Us policy is to maximize us jurisdiction over the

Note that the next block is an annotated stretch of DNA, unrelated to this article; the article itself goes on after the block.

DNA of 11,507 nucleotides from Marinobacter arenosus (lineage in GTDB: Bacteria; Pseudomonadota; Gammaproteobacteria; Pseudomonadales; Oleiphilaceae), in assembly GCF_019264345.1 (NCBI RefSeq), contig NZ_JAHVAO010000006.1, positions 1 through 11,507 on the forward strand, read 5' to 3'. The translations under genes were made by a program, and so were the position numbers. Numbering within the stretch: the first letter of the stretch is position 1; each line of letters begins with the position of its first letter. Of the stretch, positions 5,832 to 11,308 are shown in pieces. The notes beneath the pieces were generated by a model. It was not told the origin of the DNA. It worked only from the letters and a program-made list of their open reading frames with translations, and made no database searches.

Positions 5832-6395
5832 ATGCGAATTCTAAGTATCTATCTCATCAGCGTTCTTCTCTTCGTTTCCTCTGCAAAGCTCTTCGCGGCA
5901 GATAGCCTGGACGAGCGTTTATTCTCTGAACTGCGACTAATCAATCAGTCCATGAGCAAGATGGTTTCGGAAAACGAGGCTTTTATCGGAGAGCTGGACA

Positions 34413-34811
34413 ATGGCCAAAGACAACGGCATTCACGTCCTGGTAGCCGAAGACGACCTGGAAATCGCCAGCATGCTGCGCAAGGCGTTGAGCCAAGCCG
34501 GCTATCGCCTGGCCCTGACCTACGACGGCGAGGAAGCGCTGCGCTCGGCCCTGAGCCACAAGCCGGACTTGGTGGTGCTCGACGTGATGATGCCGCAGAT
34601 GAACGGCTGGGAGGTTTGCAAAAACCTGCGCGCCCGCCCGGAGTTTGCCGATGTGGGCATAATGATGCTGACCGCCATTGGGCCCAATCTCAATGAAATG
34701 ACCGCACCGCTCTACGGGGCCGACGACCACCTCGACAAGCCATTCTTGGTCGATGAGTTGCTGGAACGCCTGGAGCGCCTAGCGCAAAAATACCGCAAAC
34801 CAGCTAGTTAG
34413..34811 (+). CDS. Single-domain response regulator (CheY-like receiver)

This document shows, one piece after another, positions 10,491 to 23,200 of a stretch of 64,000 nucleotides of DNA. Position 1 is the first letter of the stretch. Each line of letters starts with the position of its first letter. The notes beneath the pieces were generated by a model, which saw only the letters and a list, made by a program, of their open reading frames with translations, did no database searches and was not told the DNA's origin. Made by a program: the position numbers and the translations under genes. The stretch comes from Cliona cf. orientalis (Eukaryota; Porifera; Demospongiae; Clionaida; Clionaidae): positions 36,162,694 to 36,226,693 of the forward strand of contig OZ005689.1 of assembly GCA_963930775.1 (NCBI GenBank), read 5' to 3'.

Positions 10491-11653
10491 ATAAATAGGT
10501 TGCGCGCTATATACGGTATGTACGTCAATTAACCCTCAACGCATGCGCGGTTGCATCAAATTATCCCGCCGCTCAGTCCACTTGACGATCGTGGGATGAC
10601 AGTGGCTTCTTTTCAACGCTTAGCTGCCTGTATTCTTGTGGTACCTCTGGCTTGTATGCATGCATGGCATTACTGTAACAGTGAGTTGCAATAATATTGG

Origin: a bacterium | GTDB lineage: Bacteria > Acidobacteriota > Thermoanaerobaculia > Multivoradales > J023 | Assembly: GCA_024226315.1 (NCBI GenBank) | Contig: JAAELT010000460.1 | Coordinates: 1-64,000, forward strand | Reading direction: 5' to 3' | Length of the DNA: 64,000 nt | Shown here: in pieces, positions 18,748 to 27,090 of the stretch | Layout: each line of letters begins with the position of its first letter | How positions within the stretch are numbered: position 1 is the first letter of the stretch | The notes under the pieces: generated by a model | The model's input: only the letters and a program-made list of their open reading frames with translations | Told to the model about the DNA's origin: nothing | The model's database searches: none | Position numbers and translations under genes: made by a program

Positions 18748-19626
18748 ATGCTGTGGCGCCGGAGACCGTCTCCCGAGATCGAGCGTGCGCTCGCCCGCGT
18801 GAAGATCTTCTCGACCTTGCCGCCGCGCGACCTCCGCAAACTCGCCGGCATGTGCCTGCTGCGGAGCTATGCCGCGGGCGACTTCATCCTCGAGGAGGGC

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Unformatted text preview: reement, diplomatic notes or agreements, or unique mission or emergency agreements, define the legal status of U.S. forces in a foreign nation. Normally, these agreements give the United States exclusive jurisdiction over U.S. forces, and U.S. military personnel are not subject to HN laws and law enforcement for anything done in the performance of official duty. However, agreements are negotiated individually, and the level of protection from a given nation’s jurisdiction (and prosecution) can vary from complete protection to no protection. Accordingly, planners must analyze each operation under the specific 30 November 2010 TC 18-01 3-17 Chapter 3 agreements and authorities regarding the nation or nations in question. U.S. forces performing a UW mission are not automatically immune from HN jurisdiction. Commanders must coordinate with their legal advisor to find out the legal status of their personnel and try to obtain any necessary protection if there is no applicable international agreement. 3-101. The Rome Statute (a Treaty of Rome) of the International Court (ICC), established the ICC as a court where certain criminal violations of international law may be prosecuted. The ICC entered into force in 2002 and presently has 139 countries signed to the treaty, and of those, 114 has ratified (as of the date of this manual). Although, the United States signed the treaty in December 2000, they rejected ratifying the treaty. Accordingly, without an agreement with the subject nation that U.S. forces are not subject to ICC jurisdiction, U.S. Soldiers could face prosecution. The United States has executed many agreements with nations around the world to prevent prosecution of U.S. Soldiers in the ICC. However, commanders and planners should work closely with their legal advisors concerning any implications the Treaty of Rome or ICC may have on any specific operation or mission. 3-102. In situations where there are no agreements in place that establish the status of U.S. Soldiers in a given nation, many of the protections of the Genev...
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